The Jewish wedding ceremony comprises two major sections: erusin (betrothal) and nissuin (marriage). When the bride and groom have reached the chuppah (marriage canopy), the erusin ceremony begins. It is a simple ceremony, marked by two blessings recited by the presiding Rabbi, who holds a cup of wine. The first blessing, over wine, is one said at almost all joyous occasions. The second blessing is unique to this occasion and reads as follows:
“Blessed are You, Adonai our God, Ruler of the Universe, Who has sanctified us with Your commandments, and commanded us regarding forbidden unions, and Who forbad betrothed women to us, and permitted to us those married to us by chuppah and kiddushin. Praised are You, Adonai, Who sanctifies the people Israel with chuppah and kiddushin.”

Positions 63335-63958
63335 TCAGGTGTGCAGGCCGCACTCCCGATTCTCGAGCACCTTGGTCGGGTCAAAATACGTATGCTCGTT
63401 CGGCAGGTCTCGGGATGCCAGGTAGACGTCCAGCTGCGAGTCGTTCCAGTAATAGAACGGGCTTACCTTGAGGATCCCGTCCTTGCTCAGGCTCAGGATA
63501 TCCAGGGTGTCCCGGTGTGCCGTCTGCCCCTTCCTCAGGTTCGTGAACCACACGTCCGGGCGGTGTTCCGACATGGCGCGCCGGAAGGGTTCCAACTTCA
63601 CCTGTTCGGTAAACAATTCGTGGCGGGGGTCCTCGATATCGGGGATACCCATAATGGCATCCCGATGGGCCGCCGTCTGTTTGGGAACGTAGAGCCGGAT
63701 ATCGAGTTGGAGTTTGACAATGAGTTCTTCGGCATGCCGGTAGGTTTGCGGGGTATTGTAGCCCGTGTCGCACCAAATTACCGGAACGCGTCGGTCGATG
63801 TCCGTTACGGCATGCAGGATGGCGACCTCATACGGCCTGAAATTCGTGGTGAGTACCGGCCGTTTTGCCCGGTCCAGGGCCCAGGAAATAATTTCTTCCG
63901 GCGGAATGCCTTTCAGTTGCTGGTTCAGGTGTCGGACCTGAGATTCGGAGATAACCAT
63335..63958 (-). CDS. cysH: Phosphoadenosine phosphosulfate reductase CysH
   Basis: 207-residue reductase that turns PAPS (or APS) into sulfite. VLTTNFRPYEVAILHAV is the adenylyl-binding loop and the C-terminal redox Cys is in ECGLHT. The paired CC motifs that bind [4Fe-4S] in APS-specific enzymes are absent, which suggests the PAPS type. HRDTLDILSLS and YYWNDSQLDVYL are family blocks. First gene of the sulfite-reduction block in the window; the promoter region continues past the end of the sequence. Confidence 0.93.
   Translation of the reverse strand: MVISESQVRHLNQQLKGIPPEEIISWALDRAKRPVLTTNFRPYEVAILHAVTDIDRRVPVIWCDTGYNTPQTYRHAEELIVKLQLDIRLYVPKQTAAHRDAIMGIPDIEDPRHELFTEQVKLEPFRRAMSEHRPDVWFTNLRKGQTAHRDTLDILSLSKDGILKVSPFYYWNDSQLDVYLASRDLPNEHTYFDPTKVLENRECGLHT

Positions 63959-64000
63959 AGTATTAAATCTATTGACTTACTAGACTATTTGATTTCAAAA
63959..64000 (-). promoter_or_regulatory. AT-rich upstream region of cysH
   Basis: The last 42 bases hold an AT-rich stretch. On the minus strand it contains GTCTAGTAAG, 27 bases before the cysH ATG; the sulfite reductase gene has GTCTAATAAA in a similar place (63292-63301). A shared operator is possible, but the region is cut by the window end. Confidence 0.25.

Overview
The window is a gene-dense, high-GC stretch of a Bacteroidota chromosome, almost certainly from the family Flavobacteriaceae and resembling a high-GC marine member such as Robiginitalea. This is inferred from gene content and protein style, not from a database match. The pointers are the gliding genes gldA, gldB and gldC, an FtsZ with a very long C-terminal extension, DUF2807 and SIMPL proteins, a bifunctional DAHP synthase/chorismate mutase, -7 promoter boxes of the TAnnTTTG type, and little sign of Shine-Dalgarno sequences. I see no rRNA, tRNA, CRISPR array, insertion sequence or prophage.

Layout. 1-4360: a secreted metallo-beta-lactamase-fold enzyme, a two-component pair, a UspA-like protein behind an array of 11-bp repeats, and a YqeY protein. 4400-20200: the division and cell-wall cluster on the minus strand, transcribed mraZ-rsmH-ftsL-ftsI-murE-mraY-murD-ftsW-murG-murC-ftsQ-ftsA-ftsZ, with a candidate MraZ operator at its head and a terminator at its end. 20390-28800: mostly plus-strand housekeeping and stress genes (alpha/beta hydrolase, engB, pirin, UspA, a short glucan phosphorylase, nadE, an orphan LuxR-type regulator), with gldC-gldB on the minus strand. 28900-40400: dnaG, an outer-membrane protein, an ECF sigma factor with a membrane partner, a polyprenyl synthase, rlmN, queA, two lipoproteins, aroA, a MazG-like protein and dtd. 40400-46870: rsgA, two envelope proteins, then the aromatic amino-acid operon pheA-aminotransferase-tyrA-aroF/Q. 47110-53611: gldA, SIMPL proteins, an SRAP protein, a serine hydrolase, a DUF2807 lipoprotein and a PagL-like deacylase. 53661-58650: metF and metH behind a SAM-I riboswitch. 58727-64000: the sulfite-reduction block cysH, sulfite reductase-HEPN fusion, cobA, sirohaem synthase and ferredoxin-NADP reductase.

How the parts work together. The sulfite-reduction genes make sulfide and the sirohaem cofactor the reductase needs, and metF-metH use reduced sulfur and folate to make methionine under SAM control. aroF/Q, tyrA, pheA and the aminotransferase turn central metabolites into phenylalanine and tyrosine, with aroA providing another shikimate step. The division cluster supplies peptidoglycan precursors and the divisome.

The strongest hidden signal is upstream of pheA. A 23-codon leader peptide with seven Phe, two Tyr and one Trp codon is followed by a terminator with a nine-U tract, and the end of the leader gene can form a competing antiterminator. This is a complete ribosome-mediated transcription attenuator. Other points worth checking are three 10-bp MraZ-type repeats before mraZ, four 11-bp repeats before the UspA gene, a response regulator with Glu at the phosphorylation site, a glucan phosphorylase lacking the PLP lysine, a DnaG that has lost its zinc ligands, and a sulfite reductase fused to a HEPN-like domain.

After the completion of the second blessing, the Rabbi gives the cup of wine to the groom, who drinks of it; the cup is then presented to the bride, who drinks from the same cup, symbolizing their commitment to sharing their lives from that moment on.
Several crucial themes of the Jewish wedding are expressed in the seemingly simple language of these few lines of this second blessing. First, the liturgical language points to older customs, for in earlier times the Jewish wedding took place in stages over the course of an entire year. At the first ceremony, erusin, the couple was reserved for each other and was forbidden to have relationships with anyone else. But it was not until approximately a year later, at the nissuin ceremony, that they were permitted to consummate their relationship sexually and that the bride moved into the groom’s home.
The language of the second blessing, “who forbad betrothed women to us, and permitted to us those married to us by chuppah and kiddushin,” reflects this earlier practice, and apparently served in ancient times as a warning to the couple not to cohabit until the completion of the second ceremony. Many Rabbis now offer a different interpretation of this blessing during the wedding ceremony to focus more on the idea of consecration and commitment.